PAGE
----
More than 70 years after her death, the sculptor Camille Claudel—Auguste Rodin’s muse and mistress—has a museum of her own. The Musée Camille Claudel opened in her former family home in Nogent-sur-Seine, around 70 miles southeast of Paris, on 26 March.
Better known for her passionate, tragic relationship with Rodin and her 30-year confinement in a psychiatric hospital near Avignon, Claudel was largely forgotten as an artist until the late 1970s. The new museum holds most of the sculptures that she did not destroy when her affair with Rodin ended. It aims to offer a broad overview of Claudel’s artistic trajectory that complements the smaller collection of her works at the Musée Rodin in Paris.
Preparations for a dedicated museum began in 2008, when the town purchased the villa and the collection built by Claudel’s great-niece, Reine-Marie Paris, and her partner Philippe Cressent. Assembling the 43 core pieces by Claudel, including drawings, plaster casts and mixed-media sculptures, “involved a lot of detective work”, says the museum’s director, Cécile Bertran.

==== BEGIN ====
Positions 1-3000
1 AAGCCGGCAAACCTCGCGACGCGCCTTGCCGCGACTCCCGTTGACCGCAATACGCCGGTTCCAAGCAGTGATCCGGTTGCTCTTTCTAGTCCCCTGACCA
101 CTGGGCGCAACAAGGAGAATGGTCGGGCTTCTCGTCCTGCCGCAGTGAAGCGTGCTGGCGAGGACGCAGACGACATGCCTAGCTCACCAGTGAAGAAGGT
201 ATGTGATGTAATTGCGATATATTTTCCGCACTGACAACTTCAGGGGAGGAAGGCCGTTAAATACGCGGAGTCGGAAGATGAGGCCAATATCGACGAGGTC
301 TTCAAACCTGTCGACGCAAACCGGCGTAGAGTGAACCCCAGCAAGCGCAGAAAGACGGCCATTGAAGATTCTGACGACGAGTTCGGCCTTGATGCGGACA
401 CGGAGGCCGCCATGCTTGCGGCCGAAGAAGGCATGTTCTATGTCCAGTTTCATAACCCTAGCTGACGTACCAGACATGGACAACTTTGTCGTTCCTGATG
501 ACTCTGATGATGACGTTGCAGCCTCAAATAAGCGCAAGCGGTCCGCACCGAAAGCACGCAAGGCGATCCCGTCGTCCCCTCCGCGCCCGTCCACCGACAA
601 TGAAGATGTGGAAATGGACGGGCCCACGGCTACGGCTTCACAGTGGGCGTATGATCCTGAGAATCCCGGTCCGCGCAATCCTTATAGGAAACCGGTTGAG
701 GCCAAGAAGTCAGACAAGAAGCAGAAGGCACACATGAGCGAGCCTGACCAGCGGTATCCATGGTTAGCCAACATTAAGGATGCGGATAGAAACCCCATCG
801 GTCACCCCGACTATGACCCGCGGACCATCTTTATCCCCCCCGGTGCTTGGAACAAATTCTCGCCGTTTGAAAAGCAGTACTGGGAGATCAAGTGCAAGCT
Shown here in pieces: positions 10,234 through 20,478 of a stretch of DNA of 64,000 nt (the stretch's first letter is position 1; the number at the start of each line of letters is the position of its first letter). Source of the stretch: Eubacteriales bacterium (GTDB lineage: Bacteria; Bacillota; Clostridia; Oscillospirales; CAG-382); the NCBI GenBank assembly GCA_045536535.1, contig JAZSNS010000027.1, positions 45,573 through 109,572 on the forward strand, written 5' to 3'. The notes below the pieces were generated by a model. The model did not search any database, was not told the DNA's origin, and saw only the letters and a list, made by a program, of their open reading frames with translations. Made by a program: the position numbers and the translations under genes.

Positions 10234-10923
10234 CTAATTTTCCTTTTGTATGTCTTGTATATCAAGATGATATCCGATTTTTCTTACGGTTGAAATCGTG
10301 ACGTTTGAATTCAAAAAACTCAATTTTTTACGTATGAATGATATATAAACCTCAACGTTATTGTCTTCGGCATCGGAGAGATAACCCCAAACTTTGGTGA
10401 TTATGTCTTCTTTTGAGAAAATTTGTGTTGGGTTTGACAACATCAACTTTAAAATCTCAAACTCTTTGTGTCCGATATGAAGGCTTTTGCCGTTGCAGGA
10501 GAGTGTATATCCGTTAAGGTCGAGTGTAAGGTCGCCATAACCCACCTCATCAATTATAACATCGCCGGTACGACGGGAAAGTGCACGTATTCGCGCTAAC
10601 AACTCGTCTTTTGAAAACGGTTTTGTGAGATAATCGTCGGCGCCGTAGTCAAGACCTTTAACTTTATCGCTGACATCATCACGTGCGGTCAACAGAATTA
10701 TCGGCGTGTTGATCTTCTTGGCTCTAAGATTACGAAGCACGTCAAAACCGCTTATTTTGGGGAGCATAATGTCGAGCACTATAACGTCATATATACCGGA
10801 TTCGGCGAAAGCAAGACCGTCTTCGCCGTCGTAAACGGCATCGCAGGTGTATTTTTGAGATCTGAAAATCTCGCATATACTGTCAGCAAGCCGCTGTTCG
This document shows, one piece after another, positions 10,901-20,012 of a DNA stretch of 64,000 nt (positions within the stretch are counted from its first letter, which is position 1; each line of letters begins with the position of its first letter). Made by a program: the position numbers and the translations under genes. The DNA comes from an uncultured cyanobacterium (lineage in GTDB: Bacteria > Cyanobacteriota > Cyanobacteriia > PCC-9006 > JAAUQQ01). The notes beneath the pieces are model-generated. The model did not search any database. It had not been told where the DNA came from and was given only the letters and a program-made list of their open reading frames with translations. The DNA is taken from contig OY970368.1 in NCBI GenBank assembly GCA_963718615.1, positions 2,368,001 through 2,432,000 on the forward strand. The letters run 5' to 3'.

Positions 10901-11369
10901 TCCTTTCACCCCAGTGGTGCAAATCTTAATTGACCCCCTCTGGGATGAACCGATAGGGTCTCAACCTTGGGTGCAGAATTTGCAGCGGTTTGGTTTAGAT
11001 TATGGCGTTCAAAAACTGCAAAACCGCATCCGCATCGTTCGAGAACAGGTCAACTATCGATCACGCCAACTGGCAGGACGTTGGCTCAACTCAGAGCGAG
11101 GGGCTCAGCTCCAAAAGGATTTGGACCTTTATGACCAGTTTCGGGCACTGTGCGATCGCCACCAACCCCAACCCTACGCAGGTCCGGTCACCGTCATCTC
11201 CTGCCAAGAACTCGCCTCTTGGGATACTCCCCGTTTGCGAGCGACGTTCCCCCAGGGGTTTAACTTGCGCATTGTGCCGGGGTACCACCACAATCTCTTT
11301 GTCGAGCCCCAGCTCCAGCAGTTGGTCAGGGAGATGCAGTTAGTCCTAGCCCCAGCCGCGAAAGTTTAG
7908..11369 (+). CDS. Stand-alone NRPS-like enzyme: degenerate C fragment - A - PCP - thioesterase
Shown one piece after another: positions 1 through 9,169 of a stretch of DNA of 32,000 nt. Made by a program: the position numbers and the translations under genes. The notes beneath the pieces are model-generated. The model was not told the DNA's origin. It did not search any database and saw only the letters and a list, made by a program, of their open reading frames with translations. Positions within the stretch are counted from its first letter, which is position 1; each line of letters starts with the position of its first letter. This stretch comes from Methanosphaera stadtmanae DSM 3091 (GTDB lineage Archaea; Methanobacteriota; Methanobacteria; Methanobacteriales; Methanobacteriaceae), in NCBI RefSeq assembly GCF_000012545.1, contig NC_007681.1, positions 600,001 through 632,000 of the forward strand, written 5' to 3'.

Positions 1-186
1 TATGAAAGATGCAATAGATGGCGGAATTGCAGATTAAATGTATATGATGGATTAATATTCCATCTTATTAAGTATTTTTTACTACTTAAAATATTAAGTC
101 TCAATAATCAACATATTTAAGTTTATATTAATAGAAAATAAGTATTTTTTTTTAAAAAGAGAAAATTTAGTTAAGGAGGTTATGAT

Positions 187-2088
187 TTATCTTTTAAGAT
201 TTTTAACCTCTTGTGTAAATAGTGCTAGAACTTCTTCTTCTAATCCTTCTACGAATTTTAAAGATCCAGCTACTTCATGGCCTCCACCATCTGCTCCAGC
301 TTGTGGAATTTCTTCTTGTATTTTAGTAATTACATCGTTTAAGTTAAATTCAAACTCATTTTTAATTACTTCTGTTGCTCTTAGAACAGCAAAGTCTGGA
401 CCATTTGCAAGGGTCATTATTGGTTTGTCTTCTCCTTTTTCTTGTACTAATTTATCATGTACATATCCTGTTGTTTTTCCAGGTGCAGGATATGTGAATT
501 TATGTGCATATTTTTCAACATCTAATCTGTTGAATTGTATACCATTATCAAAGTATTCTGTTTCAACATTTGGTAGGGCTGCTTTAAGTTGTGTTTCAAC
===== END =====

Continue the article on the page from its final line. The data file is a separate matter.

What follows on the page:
The Musée Camille Claudel opened on 26 March in her former family home in France (Image: © Musée Camille Claudel, photo Marco Illuminati)
The collection spans her career, beginning with Old Hélène (1882), the first work Claudel exhibited at the French Artists’ Salon, through her most productive decade, 1889 to 1898, and up to late bronzes from 1905. Pride of place goes to her only monumental marble sculpture, Perseus and the Gorgon (1902), which the town acquired for €950,000 in 2008, thanks to heritage funding and corporate sponsorship. French museums, including the Musée des Arts Décoratifs and Musée Bourdelle in Paris, are also contributing long-term loans.
The Camille Claudel museum puts an “original and exceptional talent” back into the context of her time, Bertran says. With more than 150 works by other sculptors from the period, the comparative displays finally give Claudel an equal footing with Rodin. “We will show the differences and links between the two artists’ work, thus revealing how they inspired each other,” Bertran says.